OSHA'’s Revised Appendix A to its laboratory standard, 29 CFR 1910.1450, does list six "general principles" that form a foundation for ensuring laboratory safety. It is a non-mandatory document titled National Research Council Recommendations Concerning Chemical Hygiene in Laboratories, available as a link on the agency's safety and health topics page for lab safety (http://www.osha.gov/SLTC/laboratories/index.html). The appendix can assist employers in developing an appropriate laboratory Chemical Hygiene Plan, and its Section F contains recommendations from the CSB investigation of the Texas Tech explosion.

The six principles are:

  • Minimize all chemical exposures and risks
  • Avoid underestimation of risk
  • Adhere to the Hierarchy of Controls
  • Provide laboratory ventilation
  • Institute a Chemical Hygiene Program
  • Observe the PELs and TLVs
  • The document recommends minimizing exposures even for substances of no known significant hazard and taking special precautions when working with substances that present special hazards. "Unless otherwise known, one should assume that any mixture will be more toxic than its most toxic component and that all substances of unknown toxicity are toxic," it states. In addition, before any work is done with chemicals, researchers must know their facility's policies and procedures for how to handle an accidental spill or fire, as well as the location of all safety equipment and the nearest fire alarm and telephone.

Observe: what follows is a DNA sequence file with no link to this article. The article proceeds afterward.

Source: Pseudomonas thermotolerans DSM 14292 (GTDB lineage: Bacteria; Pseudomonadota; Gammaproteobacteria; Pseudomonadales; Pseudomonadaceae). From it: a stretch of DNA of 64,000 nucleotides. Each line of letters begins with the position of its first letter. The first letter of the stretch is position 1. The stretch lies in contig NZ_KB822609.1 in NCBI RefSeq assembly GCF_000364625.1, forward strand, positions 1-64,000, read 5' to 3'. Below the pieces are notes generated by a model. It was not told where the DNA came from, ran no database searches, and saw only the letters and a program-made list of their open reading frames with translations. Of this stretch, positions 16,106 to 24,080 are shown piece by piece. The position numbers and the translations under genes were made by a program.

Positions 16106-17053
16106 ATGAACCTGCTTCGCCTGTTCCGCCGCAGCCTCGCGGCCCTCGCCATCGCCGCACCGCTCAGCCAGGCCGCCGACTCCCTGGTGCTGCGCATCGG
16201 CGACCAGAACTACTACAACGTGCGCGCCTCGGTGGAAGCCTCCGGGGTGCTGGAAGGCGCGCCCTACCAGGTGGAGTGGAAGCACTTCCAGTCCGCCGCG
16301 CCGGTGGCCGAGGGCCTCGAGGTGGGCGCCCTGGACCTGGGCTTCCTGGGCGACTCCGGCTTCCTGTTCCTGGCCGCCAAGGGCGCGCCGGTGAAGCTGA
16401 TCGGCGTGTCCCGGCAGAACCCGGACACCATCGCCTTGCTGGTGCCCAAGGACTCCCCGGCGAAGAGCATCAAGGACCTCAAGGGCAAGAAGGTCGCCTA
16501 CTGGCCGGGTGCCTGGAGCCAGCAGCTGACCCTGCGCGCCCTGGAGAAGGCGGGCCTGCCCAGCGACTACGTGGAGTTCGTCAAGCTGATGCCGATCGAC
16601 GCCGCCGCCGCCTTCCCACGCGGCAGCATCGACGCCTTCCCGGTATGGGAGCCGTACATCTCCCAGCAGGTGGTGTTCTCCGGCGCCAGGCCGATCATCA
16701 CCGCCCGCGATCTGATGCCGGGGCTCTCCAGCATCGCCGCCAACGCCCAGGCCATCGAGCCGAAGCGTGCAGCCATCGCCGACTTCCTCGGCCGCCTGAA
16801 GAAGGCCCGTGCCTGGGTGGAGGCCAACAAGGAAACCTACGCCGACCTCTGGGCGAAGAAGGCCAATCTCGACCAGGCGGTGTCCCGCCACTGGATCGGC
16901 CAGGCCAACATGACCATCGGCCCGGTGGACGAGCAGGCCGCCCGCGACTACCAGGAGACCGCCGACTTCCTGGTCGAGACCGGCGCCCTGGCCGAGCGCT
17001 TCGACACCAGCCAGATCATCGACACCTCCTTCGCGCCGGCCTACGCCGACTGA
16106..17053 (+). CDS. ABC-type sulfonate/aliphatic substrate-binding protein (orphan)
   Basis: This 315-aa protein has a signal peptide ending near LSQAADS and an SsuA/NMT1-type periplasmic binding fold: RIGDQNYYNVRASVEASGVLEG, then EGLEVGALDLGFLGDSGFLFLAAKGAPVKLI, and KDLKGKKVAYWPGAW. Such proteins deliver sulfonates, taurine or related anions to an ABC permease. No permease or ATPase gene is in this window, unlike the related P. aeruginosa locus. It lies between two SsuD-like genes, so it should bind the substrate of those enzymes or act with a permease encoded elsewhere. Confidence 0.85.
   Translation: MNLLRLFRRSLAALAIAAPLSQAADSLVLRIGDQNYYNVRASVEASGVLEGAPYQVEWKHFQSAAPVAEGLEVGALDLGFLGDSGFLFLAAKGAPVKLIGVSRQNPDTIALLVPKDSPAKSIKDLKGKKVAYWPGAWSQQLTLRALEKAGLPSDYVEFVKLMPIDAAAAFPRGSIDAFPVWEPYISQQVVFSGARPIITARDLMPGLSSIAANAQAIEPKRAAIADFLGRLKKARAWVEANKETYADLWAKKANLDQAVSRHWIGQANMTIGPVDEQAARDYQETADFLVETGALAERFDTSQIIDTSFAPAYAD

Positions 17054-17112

"Laboratory personnel must realize that the welfare and safety of each individual depends on clearly defined attitudes of teamwork and personal responsibility. Learning to participate in this culture of habitual risk assessment, experiment planning, and consideration of worst-case possibilities -- for oneself and one’s fellow workers -- is as much part of a scientific education as learning the theoretical background of experiments or the step-by-step protocols for doing them in a professional manner. A crucial component of chemical education for all personnel is to nurture basic attitudes and habits of prudent behavior so that safety is a valued and inseparable part of all laboratory activities throughout their career," the appendix states.

    Another resource is www.LabSafetyWorkspace.org, an online laboratory safety training hub launched by the New Hampshire IDeA Network of Biomedical Research Excellence (NH-INBRE), Dartmouth College Environmental Health & Safety, and BioRAFT. It was funded as part of a $15.4 million award in 2010 from the National Institutes of Health supporting biomedical research by faculty and students throughout New Hampshire. Introductory safety courses housed there are available to researchers everywhere, however.

    And the Dow Lab Safety Academy, http://safety.dow.com/, was launched this year. It is a digital learning academy with modules based on practices that have been used successfully at the company. They're grouped into four categories (Safety Orientation & Training; Specialized Topics; Plan, Evaluate & Execute; and Sustainable Safety Culture) and cover everything from reactive chemicals and understanding safety data sheet information to pyrophorics, nanomaterials, biological hazards, ergonomics, slip and fall prevention, using a fire extinguisher, and lone worker safety.